Labour could outflank the Conservatives with a tax-cutting pledge at the next election, Nigel Farage has suggested.
Mr Farage, exclusively on GB News, questioned whether Labour may offer "very different" economic policies by those being put forward by Rishi Sunak in his upcoming Spring Statement.
REUTERS/Marco Bello MARCO BELLO
The former Brexit Party leader says he was "musing" on the thought of Labour potentially undercutting the Conservatives with a tax-cutting policy that may prove popular among voters.
He asked whether Sir Keir Starmer is "limbering up for a next general election, saying vote for us and we'll cut taxes" in response to his opposition to the National Insurance rise.
Mr Farage continued: "A general election expected in 2023, I just wonder, is this somewhere the Labour Party could outflank the Conservatives?'
Chancellor Rishi Sunak is gearing up to deliver the 2022 Spring Statement in the House of Commons, with the National Insurance rise expected to be a key topic in the proceedings.
A 1.25 percent rise in National Insurance contributions is to be introduced in April, while Brits face a cost of living crisis that has plunged many into poverty.
Speaking to Kings College London Economics Professor Jonathan Portes, Mr Farage asked: "Have we got to a politics now where there aren't big key differences between the Conservative and Labour parties?"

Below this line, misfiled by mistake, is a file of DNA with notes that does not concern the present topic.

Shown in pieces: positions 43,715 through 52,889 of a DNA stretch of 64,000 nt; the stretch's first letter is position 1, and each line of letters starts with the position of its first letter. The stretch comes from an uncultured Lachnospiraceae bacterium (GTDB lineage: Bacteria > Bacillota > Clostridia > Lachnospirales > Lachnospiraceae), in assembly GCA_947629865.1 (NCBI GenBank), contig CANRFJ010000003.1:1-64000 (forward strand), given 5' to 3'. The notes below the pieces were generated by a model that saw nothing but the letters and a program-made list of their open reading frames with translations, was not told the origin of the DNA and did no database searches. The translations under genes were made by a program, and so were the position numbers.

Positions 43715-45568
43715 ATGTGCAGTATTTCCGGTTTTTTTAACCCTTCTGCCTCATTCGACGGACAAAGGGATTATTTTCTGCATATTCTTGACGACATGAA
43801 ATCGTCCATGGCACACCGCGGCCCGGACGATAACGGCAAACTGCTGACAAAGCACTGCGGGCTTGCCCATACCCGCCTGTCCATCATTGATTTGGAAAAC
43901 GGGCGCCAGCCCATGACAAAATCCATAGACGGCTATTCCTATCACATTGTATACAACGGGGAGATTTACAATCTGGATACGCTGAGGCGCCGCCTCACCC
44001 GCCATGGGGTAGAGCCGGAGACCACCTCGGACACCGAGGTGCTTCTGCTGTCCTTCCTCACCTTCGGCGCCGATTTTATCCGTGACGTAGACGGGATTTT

Mr Portes said this may be the case, with it being "not obvious that there would be massive differences in the overall economic strategy [if Labour were to be in Government]".
He continued: "Both parties are committed to levelling up, or some version of it, both parties are committed to greater state intervention in the economy than we saw under [Margaret] Thatcher.
FILE PHOTO: Britain's Chancellor of the Exchequer Rishi Sunak hosts a news conference in the Downing Street Briefing Room in London, Britain February 3, 2022. Justin Tallis/Pool via REUTERS/File Photo POOL
"But equally, Labour has ditched the nationalising of the privatised industries, which was the policy under [Jeremy] Corbyn, there definitely has been that level of convergence."
Mr Farage concurred: "There isn't actually a huge amount to choose between the two [Labour and the Conservatives]."